2

As is regrettably increasingly common with trade mark disputes between large companies, the parties have treated this dispute as if it were a state trial. A considerable number of issues were raised, although it is fair to note that both sides reduced the number of issues shortly before trial, Enterprise by abandoning an allegation that Europcar had intended to take advantage of the distinctive character and reputation of the Trade Marks and Europcar by abandoning a claim for revocation of two of Enterprise's UK Trade Marks for non-use, and that some points were abandoned during the course of the trial. A large volume of evidence and documentation has been put before the court. There were 34 trial bundles, not including a number of "reserve" trial bundles available in court in case they were needed, of which five were in the event used. Enterprise called 14 witnesses and Europcar called 10 witnesses. Enterprise's skeleton argument ran to 155 paragraphs and Europcar's skeleton argument ran to 201 paragraphs. Enterprise's written closing submissions ran to 204 paragraphs and Europcar's written closing submissions ran to 100 paragraphs plus a 23 page annex.

3

As is also regrettably increasingly common in such cases, there have been a number of satellite disputes, in particular over survey evidence and the admissibility of evidence. I shall consider these matters below.

4

Europcar applied to register its e-moving logo as a Community Trade Mark on 13 November 2012. On 4 March 2013 Enterprise opposed the application on relative grounds, relying upon no less than 20 earlier Community Trade Marks, including the Community Trade Marks it relies on in the present proceedings. The opposition proceedings are presently pending before the Opposition Division of the Office for Harmonisation in the Internal Market (Trade Marks and Designs). Enterprise has also filed opposition proceedings against applications by Europcar to register the e-moving logo in 31 countries, relying upon various earlier trade marks. More generally, Enterprise and Europcar have become engaged in at least 98 trade mark disputes in registries around the world. As part of these disputes, Enterprise and Europcar have each challenged various earlier registrations of the other on the grounds of non-use.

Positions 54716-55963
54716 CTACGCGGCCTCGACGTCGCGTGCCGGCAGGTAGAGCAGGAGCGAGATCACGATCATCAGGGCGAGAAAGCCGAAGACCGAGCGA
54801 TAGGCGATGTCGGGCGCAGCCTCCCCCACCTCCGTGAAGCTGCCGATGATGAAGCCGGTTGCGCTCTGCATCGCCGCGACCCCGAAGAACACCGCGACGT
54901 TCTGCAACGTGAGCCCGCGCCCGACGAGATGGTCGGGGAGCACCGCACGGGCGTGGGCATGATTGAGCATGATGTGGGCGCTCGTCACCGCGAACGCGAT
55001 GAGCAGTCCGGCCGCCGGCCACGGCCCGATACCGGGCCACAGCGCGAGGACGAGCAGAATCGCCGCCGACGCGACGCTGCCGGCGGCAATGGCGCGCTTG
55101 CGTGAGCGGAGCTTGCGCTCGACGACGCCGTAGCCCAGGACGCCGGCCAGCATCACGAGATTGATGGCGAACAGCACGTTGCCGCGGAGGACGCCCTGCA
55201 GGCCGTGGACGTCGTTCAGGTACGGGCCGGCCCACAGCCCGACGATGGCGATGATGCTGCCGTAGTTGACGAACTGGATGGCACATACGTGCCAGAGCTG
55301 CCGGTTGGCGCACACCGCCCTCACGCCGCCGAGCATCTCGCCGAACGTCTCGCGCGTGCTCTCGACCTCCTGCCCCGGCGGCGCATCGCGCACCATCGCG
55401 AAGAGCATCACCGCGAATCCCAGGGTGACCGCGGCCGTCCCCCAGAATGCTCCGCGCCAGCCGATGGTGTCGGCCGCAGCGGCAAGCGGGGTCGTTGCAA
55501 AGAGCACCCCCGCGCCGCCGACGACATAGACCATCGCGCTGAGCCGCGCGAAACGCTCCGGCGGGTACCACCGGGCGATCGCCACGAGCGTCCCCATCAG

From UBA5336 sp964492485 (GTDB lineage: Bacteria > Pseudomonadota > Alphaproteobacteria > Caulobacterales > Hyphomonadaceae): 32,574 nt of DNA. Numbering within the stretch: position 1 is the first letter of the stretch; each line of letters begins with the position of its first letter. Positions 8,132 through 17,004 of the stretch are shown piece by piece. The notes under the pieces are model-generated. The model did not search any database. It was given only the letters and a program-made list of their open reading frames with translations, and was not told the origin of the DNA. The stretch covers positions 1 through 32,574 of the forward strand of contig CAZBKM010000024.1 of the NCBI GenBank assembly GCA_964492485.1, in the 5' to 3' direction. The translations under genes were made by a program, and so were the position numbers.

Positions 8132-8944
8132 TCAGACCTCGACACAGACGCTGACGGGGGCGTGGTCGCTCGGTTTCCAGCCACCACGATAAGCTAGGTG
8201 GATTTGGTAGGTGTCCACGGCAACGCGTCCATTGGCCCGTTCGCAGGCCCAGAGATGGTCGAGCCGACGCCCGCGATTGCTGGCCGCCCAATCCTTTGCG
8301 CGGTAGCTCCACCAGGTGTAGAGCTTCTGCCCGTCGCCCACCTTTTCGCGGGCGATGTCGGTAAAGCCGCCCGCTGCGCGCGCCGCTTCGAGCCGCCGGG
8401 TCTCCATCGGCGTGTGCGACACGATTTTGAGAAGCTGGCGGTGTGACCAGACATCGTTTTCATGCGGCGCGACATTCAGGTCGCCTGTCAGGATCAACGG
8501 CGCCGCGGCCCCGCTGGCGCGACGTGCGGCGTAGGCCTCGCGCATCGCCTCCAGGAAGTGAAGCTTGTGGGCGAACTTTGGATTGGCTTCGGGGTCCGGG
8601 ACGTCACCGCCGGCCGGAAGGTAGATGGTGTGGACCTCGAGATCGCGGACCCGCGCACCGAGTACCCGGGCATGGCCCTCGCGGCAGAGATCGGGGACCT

5

It is manifest that the parties would be well advised to try to settle their differences on a global basis. It is also manifest that, whatever the legal merits of their respective positions may be in any particular country, the parties would be well advised to try to resolve their differences in a manner which enables them to promote their respective services to consumers using branding that is distinctively different to each other's.

The rival logos

6

Enterprise's current 'e' logo (on the left) and Europcar's e-moving logo (on the right) are reproduced below. I must emphasise that, as explained below, this side-by-side comparison does not reflect the correct legal test.

The Trade Marks

7

Enterprise has alleged infringement of three UK Registered Trade Marks and seven Community Trade Marks. Some of the Trade Marks are black and white, while others are green and white. The Trade Marks are registered in respect of goods and services which include "vehicles" in Class 12 and "vehicle rental services" and "vehicle leasing services" in Class 39. The Trade Marks are registered with effect from dates ranging from 14 August 1993 to 14 September 2010. Two of the national registrations are subject to disclaimers of the right to the exclusive use of a letter 'E'. To complicate matters still further, as explained below, the claims for infringement of three of the Community Trade Marks have been stayed pursuant to Article 104 of Council Regulation 207/2009/EC of 26 February 2009 on the Community trade mark (codified version) ("the Regulation").

Stay pursuant to Article 104

8